I am a pastor, and Saturday I had the honor of presiding over a funeral for one of the saints of our church who now rests from her labor. Yesterday, I had the pleasure of welcoming two young women into that same church through the sacrament of baptism. That’s the way it goes in the life of the church. Just like any family we are joined in the endless cycle of birth and death and re-birth; of beginnings and endings and new beginnings. Individuals within the church are bound to one another and the life that we live together is lived in situ – surrounded by the wood and plaster and stained glass that have been left to us by previous generations.
The church is not a building, the church is a people, but those people meet in a building and those buildings bear the marks of those who have come before. Especially in small churches.
A pastor friend of mine told me a story just today about how he was looking at one of the back pews in the sanctuary of the church where he serves and he realized that the name of a girl had been carved into the pew by some young man declaring his feelings for her. He was thereafter surprised to learn that those initials were at least 60 years old and that that woman is now one of the elder members of his congregation.
Anyway, back to yesterday’s baptism. One of the peculiar things about small country churches is that they often don’t have the money to purchase fine liturgical furniture from master craftspeople, and so very often you find pulpits, ambos, altar tables and chancel rails that have been made by the previous generations of the saints (and sinners) who have gone on before. Such is the case at the church where I serve. I can’t cast an eye anywhere in the building without seeing the marks of such work.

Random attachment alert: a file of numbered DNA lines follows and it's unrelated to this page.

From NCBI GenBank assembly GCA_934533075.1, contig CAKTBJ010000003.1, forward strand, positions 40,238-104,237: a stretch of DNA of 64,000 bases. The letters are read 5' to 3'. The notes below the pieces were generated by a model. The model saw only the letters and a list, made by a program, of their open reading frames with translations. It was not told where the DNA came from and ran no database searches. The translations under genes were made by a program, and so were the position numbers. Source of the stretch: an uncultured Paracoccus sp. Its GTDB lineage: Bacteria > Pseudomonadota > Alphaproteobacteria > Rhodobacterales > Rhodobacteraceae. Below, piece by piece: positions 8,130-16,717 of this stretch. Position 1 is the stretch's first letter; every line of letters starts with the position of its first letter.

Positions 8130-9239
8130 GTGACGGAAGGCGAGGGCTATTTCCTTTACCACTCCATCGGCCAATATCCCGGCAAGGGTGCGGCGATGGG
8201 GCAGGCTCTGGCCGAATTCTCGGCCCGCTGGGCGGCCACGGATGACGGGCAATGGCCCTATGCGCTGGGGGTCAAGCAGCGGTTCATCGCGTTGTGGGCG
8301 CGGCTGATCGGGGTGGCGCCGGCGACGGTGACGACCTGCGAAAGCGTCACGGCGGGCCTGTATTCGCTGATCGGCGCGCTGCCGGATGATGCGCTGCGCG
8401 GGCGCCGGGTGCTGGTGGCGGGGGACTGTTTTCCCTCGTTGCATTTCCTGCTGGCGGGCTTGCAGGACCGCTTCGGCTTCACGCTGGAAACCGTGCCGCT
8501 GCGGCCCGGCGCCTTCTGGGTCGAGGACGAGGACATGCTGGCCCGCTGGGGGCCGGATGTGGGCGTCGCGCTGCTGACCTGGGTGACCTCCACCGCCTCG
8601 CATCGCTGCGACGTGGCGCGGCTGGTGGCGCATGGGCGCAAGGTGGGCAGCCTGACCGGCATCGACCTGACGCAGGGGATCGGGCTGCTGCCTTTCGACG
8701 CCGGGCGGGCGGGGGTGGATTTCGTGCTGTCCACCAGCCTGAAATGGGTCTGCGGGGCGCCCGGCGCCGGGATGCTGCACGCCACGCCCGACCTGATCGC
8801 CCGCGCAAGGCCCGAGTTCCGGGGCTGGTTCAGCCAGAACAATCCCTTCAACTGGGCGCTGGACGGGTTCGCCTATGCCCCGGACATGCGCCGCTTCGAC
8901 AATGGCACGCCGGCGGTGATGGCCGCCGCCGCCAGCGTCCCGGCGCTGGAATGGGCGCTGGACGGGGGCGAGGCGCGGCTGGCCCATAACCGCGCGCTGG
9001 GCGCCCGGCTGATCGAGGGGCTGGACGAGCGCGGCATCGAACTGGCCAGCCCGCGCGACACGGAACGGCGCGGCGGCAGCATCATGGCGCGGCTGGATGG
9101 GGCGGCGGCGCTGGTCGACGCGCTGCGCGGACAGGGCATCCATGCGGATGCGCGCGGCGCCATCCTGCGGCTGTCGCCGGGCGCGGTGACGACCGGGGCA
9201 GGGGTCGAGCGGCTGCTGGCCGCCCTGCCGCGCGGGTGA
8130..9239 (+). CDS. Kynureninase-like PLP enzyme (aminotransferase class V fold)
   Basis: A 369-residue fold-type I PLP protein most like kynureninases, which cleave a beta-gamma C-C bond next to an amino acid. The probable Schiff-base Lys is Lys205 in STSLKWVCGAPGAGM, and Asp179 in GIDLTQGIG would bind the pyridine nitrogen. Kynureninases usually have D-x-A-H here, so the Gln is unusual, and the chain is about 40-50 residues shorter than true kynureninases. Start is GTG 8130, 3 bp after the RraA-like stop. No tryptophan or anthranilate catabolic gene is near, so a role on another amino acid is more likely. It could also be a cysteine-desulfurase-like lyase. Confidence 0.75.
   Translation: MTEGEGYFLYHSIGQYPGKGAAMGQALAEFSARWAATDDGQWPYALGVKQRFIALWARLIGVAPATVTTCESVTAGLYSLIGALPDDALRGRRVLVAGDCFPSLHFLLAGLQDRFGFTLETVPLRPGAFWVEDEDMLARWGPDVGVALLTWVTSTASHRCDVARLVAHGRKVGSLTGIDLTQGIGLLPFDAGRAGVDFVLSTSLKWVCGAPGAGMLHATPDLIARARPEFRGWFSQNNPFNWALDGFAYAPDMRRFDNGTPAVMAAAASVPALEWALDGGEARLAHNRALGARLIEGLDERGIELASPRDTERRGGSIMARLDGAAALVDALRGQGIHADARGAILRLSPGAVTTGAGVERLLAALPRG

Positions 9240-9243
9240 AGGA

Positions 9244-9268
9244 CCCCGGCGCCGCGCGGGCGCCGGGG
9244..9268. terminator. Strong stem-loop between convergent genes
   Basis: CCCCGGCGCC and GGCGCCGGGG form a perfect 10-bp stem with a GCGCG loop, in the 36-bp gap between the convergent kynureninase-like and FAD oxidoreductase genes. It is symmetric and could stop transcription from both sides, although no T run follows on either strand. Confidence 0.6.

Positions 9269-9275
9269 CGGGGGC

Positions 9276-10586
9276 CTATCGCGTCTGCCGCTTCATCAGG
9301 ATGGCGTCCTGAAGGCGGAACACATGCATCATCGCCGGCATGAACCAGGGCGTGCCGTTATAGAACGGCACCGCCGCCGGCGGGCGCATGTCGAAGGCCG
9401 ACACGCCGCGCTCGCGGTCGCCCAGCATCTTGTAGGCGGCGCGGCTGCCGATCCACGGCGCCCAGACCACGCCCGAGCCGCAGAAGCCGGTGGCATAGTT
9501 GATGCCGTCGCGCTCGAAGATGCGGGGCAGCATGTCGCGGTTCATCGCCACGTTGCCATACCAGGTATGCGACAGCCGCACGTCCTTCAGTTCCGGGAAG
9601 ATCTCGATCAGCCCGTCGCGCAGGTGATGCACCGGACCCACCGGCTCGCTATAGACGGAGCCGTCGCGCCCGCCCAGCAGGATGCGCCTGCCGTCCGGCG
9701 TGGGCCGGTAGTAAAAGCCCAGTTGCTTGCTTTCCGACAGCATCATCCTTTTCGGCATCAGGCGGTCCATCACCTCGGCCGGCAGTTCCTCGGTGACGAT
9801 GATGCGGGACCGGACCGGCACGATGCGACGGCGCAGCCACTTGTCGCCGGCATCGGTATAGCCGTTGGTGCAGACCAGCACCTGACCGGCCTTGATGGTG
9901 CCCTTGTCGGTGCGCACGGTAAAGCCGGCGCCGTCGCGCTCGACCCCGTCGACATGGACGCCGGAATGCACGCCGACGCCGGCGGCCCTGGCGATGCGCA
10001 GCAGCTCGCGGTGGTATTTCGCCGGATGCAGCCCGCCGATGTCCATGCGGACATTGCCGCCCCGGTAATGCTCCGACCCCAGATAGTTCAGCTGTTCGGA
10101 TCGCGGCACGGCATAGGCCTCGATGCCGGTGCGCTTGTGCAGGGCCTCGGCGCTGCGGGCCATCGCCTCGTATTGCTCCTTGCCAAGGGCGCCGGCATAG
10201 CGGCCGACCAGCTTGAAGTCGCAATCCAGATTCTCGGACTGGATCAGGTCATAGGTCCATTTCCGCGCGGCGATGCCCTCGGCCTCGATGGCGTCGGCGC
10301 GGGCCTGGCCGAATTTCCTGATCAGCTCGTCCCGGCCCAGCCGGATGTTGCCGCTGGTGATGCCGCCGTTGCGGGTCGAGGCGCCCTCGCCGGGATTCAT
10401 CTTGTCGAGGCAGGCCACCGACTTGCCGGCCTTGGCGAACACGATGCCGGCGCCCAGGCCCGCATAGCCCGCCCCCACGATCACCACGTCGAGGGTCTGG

As I was locking the door the other day after services I noticed the scribe lines marked out for the mortice on the door locks:
And as I was preparing the baptismal font before the service I I took the time to study it’s construction. The exterior looks like it weighs a million pounds.
In truth it is heavy, but although it is a solid and sturdy oak construction I was surprised to look inside and see this:
Plywood panels? Glued? Tacked?
Certainly they were carefully chosen so that the veneer facing out matches very well with the scroll work and carving, but plywood? Really?
I don’t know why the plywood threw me off so much. Clearly the marks of a skilled craftsperson are still evident in the classic proportions, the careful mitres and the well fit moulding. Is it because I expected sacred furniture to some how be different? Is that fair? Isn’t it like expecting a person of faith to be perfect when truth is we’re all a mixed bag of brokenness and beauty?
I love that this font, like all vernacular furniture, tells a story. It reminds me of the community of saints that it has served. I love that it was locally made by some nameless saint of another generation, dedicated in honor of some other saints and then used to baptize others. I love that it realizes it’s purpose whenever I get to fill it up with water every so often and place my hands on the heads of those who have been called into the beloved community I serve.
I don’t mean to be overly theological about this, but when a thing finds use in the purpose for which it was created there is something beautiful and right about that.
Plywood or no plywood.